Ikuno argues that a pattern was created by Li's filing of two allegedly false annual reports. Although there is no talismanic number of predicate acts needed to establish a pattern, two acts is an accepted minimum. Northwestern Bell, 109 S.Ct. at 2899. Li's actions thus could create a pattern because "Congress envisioned circumstances in which no more than two predicates would be necessary to establish a pattern of racketeering." Id.
His actions also carried with them the threat of continuity. He was filing annual reports and there is no evidence that he would have stopped doing so if KLCL had not ceased to do business.
Being mindful that "RICO is to be read broadly," Sedima, S.P.R.L. v. Imrex Co., 473 U.S. 479, 497, 105 S.Ct. 3275, 3285, 87 L.Ed.2d 346 (1985), we hold that sufficient evidence of a pattern was alleged to withstand a motion for summary judgment.
B. The Causation Requirement
Ikuno argues that the court improperly made factual findings about causation when it granted Li's motion for summary judgment. We agree.
In its March 28, 1989 Order, the court said:
Li's conduct did not cause plaintiff's injuries. Instead, Ikuno's injuries flowed from the conduct of other individuals associated with [KLCL].
CR 109 at 5.
It is difficult to understand how the court reached this summary conclusion given the factually complex nature of the case. It simply agreed with Li's arguments that his role in KLCL's operations was a very minor one. Those assertions, however, were hardly undisputed.
For example, the deposition of KLCL's Seattle Operations manager, Tin On, refutes Li's contentions. He testified that neither Li's involvement in or knowledge of King Lung's activities was limited:
Q Did you ever hear the name Ka Li? Mr. Li the attorney?
A Yeah. Peter Cheung hire Ka Li for him.
Q Did you consult with Ka Li?
Q If you ever had questions, did you call Mr. Li?
A Yeah. Every person called Ka Li. Peter Cheung told me that Ka Li is one of the attorney he hire in Seattle.
CR 76, Exhibit C (emphasis added); see also CR 74 at 7.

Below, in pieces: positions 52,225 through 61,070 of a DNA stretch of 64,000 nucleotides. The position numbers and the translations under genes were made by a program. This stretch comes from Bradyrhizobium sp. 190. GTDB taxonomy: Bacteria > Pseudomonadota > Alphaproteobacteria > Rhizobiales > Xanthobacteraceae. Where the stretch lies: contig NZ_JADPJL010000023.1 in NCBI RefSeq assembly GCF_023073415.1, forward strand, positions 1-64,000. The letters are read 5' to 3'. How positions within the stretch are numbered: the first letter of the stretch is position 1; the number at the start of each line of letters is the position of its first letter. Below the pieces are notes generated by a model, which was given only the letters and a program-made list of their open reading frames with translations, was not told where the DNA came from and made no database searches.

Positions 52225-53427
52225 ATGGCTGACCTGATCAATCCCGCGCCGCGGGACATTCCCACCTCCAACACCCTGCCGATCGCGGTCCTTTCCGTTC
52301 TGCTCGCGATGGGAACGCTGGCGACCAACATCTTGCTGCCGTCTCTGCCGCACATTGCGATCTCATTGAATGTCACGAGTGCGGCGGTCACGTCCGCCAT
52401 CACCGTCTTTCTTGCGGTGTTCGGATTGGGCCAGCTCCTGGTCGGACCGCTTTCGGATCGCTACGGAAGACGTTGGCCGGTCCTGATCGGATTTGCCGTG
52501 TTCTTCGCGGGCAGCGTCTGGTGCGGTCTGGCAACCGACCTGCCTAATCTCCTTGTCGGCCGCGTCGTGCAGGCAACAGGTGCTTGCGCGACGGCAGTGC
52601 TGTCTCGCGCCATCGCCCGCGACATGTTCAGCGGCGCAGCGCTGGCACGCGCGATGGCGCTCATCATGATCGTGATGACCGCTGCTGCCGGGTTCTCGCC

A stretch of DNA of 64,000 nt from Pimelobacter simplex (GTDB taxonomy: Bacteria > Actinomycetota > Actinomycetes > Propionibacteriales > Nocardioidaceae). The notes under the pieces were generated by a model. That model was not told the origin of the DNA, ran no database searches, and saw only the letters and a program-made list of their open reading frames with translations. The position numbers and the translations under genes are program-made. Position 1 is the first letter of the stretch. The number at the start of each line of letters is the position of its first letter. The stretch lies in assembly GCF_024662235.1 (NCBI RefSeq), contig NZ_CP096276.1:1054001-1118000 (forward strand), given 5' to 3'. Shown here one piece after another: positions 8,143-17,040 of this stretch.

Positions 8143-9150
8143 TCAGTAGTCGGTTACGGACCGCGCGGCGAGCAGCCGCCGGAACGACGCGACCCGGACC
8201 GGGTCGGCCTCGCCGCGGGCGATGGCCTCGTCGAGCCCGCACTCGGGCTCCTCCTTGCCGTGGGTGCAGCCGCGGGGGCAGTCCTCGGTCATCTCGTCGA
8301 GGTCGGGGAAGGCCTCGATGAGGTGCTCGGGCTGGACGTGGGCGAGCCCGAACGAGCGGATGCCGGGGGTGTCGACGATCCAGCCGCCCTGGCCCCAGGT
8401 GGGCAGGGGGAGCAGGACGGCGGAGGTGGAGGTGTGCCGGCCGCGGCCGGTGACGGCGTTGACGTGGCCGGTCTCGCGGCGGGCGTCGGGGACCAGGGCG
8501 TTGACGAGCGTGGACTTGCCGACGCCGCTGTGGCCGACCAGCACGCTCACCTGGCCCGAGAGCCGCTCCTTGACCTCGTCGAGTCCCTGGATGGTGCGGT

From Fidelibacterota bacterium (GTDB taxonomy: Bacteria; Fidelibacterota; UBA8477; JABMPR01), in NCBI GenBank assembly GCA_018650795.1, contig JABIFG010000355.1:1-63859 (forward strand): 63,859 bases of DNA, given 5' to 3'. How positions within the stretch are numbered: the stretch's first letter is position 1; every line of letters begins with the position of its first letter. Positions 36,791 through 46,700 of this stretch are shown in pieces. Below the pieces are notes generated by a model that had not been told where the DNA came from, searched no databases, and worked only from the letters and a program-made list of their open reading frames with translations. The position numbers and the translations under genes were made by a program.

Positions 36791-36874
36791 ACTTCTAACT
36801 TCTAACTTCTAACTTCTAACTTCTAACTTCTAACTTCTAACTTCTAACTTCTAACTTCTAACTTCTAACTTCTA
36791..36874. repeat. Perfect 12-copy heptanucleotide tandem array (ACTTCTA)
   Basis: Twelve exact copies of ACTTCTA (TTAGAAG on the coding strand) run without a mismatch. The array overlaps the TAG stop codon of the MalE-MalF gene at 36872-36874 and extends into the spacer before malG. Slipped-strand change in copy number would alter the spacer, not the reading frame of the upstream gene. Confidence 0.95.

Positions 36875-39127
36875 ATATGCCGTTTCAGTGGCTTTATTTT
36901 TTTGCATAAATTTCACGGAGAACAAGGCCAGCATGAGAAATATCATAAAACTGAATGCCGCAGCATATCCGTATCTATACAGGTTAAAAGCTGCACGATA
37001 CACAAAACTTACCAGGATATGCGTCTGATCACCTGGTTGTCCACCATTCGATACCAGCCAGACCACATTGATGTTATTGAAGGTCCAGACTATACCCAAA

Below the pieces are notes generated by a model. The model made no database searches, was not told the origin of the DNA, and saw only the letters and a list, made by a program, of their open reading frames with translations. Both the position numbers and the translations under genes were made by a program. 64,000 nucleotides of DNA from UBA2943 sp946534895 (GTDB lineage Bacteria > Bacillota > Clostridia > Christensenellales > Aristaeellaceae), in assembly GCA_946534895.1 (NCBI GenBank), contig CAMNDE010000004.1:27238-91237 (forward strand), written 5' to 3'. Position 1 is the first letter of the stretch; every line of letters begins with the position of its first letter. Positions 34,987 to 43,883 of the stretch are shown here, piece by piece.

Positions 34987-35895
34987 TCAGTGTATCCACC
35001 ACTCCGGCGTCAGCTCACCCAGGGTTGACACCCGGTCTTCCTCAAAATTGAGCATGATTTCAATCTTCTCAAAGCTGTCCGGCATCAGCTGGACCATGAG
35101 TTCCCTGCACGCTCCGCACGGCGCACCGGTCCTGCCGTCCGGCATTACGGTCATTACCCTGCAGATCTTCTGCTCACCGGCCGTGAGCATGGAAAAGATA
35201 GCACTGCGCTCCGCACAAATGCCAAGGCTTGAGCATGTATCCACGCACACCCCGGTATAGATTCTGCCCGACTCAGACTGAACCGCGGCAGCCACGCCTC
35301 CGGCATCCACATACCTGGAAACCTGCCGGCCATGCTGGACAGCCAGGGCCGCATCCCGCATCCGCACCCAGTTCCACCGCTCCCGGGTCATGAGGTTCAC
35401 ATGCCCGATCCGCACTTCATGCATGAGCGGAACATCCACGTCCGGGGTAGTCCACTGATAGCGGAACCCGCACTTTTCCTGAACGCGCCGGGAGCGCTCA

Whether Li caused Ikuno's alleged injuries depends upon the extent of Li's involvement with KLCL. The extent of this involvement is disputed and unclear from the record. It is a genuine issue of material fact which precludes summary judgment.
C. The Control Requirement Under Sec. 1962(b)
The court dismissed appellant Ikuno's Sec. 1962(b) claim against Li because it found no evidence that Li controlled King Lung Ltd. We disagree.
The term "control" is not defined in the statute. Section 1962(b) states:
(b) It shall be unlawful for any person through a pattern of racketeering activity or through collection of an unlawful debt to acquire or maintain, directly or indirectly, any interest in or control of any enterprise which is engaged in, or the activities of which affect, interstate or foreign commerce.
18 U.S.C. Sec. 1962(b) (emphasis added).
Although there is little case law interpreting the term, we find guidance in Second and Seventh Circuit decisions on this issue.
In Sutliff, Inc. v. Donovan Co., 727 F.2d 648 (7th Cir.1984), the court opined that control within the meaning of Sec. 1962(b) need not be formal control and "need not be the kind of control that is obtained, for example, by acquiring a majority of the stock of a corporation." 727 F.2d at 653 (citing United States v. Jacobson, 691 F.2d 110, 112 (2d Cir.1982) (per curiam)); see also Cincinatti Gas & Elec. Co. v. General Electric Co., 656 F.Supp. 49, 85 (S.D.Ohio 1986) (party found to have control under Sec. 1962(b) when it had voting rights and was directly involved in management).
Applying these principles, we hold that a finding of control under Sec. 1962(b) is best determined by the circumstances of each case and does not require formal control such as the holding of majority stock or actual designation as an officer or director.
Li was the incorporator of KLCL, negotiated a lease for it, signed its corporate reports in a space designated for officers and directors of the corporation and held himself out as the company's attorney. See Affidavit of Ka Li, CR 73 Ex. 61; 1982 Annual Corporate Report, CR 73 Ex. 18. This evidence at least raises a genuine issue of material fact as to whether Li possessed sufficient control over KLCL to be held liable under Sec. 1962(b). The issue should have gone to a jury. Cf. Jacobson, 691 F.2d at 112 (jury could have inferred control from party's control over business' lease).2
D. The Specific Intent Requirement Under Sec. 1962(c)
The court dismissed Ikuno's action for mail fraud under Sec. 1962(c) because he failed to produce evidence of a specific intent to defraud. Ikuno argues that specific intent may be proven circumstantially and is an inappropriate issue for adjudication on summary judgment. We agree.
We considered in Sun Sav. and Loan Ass'n v. Dierdorff whether specific intent had been sufficiently alleged in the context of a motion to dismiss under Fed.R.Civ.P. 12(b)(6). We reiterated that such intent need not be expressly alleged but could be shown by "the existence of a scheme which was 'reasonably calculated to deceive persons of ordinary prudence and comprehension' and this intention is shown by examining the scheme itself." 825 F.2d 187, 195-96 (9th Cir.1987) (citations omitted).3 We concluded that the complaint conveyed by implication that there was intent to deceive or defraud.